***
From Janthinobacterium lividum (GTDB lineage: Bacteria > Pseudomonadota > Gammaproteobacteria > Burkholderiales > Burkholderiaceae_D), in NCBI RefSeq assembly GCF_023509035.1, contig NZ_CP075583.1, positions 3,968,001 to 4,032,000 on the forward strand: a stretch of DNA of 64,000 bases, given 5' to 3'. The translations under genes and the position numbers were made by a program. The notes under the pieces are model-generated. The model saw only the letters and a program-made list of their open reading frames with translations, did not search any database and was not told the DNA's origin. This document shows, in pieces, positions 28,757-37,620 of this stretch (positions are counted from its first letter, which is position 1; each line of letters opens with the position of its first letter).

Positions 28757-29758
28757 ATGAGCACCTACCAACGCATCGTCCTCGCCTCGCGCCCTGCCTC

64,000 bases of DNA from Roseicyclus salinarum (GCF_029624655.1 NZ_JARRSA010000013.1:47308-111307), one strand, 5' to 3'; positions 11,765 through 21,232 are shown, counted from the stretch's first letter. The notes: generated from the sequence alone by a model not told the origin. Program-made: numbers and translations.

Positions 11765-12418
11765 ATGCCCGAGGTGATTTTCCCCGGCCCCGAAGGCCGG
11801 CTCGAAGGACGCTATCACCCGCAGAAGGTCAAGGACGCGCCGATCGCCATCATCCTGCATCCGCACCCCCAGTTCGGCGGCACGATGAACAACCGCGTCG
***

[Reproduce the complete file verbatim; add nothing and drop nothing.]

From Janthinobacterium lividum (GTDB lineage: Bacteria > Pseudomonadota > Gammaproteobacteria > Burkholderiales > Burkholderiaceae_D), in NCBI RefSeq assembly GCF_023509035.1, contig NZ_CP075583.1, positions 3,968,001 to 4,032,000 on the forward strand: a stretch of DNA of 64,000 bases, given 5' to 3'. The translations under genes and the position numbers were made by a program. The notes under the pieces are model-generated. The model saw only the letters and a program-made list of their open reading frames with translations, did not search any database and was not told the DNA's origin. This document shows, in pieces, positions 28,757-37,620 of this stretch (positions are counted from its first letter, which is position 1; each line of letters opens with the position of its first letter).

Positions 28757-29758
28757 ATGAGCACCTACCAACGCATCGTCCTCGCCTCGCGCCCTGCCTC

64,000 bases of DNA from Roseicyclus salinarum (GCF_029624655.1 NZ_JARRSA010000013.1:47308-111307), one strand, 5' to 3'; positions 11,765 through 21,232 are shown, counted from the stretch's first letter. The notes: generated from the sequence alone by a model not told the origin. Program-made: numbers and translations.

Positions 11765-12418
11765 ATGCCCGAGGTGATTTTCCCCGGCCCCGAAGGCCGG
11801 CTCGAAGGACGCTATCACCCGCAGAAGGTCAAGGACGCGCCGATCGCCATCATCCTGCATCCGCACCCCCAGTTCGGCGGCACGATGAACAACCGCGTCG